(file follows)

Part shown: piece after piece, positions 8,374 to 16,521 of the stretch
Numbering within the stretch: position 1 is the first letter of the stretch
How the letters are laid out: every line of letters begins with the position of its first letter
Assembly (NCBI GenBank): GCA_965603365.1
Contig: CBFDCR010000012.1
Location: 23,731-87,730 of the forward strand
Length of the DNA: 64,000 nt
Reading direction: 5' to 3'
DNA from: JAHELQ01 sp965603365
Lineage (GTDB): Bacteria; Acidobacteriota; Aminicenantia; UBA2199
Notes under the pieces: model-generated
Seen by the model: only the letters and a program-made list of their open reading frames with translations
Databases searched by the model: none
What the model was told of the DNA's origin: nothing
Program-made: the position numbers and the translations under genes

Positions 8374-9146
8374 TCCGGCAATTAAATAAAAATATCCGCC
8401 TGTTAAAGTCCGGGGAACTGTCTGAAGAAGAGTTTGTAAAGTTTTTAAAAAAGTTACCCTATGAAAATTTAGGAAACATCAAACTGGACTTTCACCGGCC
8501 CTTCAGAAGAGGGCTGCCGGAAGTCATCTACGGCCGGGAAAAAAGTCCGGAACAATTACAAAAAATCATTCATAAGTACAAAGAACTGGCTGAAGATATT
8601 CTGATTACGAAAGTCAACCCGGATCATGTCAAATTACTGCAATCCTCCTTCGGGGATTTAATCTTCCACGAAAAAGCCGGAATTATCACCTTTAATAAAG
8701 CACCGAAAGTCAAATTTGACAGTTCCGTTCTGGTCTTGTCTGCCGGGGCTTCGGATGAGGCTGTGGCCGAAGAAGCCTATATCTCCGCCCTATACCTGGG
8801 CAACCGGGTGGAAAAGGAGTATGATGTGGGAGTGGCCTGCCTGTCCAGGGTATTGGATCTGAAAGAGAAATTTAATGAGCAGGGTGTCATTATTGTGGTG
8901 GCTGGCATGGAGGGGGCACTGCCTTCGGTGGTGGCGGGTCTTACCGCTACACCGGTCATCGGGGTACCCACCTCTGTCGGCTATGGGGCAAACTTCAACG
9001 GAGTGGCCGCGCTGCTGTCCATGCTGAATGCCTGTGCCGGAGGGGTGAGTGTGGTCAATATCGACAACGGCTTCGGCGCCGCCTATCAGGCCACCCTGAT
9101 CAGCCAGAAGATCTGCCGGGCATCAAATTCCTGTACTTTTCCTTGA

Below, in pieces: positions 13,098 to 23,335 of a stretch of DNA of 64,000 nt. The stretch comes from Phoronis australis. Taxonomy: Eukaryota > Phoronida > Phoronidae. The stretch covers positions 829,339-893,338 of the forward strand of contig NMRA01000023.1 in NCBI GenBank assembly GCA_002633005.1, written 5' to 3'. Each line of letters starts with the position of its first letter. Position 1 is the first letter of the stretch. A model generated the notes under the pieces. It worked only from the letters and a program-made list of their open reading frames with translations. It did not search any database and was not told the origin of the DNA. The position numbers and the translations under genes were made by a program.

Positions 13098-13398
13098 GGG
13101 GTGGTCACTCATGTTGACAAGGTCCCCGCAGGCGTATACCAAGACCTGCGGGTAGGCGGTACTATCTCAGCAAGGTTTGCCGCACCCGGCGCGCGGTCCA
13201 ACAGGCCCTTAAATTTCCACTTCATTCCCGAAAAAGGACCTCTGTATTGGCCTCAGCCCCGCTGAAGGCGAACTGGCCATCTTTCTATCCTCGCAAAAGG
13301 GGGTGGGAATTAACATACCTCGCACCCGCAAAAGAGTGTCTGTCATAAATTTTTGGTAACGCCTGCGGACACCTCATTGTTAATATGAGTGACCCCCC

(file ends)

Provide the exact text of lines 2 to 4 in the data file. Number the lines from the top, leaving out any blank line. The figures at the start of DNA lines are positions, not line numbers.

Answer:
Numbering within the stretch: position 1 is the first letter of the stretch
How the letters are laid out: every line of letters begins with the position of its first letter
Assembly (NCBI GenBank): GCA_965603365.1